According to USA Today, while true invisibility still remains a dream, Boubacar Kante, a professor at the University of California-San Diego, has been able to manipulate electromagnetic waves, including visible light and radio waves, using a super-thin, non-metal material.
There are far-reaching and fairly obvious military implications to getting an object close to an objective. Unmanned Areal Vehicles and other planes, ships and anything else interested in dodging radar could have a use for it. And it could also be used as high-end camouflage for any background colors.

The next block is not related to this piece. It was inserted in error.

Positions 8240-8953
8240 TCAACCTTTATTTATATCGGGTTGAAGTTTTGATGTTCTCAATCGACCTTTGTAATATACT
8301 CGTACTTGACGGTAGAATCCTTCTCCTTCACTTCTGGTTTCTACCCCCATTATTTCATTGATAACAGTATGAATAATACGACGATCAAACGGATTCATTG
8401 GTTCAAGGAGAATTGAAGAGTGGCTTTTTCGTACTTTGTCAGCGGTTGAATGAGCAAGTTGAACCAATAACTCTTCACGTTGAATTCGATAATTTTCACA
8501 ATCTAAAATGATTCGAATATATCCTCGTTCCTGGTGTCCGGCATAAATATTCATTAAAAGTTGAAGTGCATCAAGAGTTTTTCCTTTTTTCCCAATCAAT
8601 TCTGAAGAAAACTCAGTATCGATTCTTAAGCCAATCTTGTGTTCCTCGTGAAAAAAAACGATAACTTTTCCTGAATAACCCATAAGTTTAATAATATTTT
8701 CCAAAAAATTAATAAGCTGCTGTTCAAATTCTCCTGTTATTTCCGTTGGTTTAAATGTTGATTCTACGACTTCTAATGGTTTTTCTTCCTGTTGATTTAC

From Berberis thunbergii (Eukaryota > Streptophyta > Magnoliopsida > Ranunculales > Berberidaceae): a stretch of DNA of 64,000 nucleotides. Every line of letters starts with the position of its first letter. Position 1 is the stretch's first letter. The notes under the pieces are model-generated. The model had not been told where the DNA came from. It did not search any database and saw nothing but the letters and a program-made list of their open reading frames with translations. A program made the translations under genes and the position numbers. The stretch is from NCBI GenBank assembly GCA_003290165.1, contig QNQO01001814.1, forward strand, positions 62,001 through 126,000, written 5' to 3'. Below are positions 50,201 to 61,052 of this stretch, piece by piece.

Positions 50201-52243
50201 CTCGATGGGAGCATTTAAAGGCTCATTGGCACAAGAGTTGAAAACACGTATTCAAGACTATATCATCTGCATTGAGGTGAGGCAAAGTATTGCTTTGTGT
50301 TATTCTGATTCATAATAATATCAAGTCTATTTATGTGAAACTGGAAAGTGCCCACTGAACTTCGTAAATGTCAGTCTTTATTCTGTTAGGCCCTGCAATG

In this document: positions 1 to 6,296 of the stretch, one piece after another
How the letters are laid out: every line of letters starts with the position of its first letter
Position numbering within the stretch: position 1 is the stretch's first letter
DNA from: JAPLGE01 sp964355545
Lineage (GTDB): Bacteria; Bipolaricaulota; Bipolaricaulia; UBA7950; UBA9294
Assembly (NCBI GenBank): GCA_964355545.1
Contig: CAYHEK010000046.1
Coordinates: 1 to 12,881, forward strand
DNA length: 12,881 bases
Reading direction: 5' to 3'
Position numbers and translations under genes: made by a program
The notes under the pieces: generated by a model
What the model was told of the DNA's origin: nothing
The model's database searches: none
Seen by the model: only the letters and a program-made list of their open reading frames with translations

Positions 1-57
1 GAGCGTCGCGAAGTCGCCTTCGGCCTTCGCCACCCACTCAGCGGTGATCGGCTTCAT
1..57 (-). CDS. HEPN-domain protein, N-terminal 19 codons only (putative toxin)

The Homeland Defense & Security Information Analysis Center is a Defense Department contractor tasked essentially to be a matchmaker for the Pentagon and academia/industry. Kayla Matola, research analyst for HDIAC, told Army Times the UCSD design is lighter and cheaper than anything else out there, and “basically what the military’s looking for” regarding cloaking capabilities.
“If anything this could provide the military with air superiority,” Matola said.
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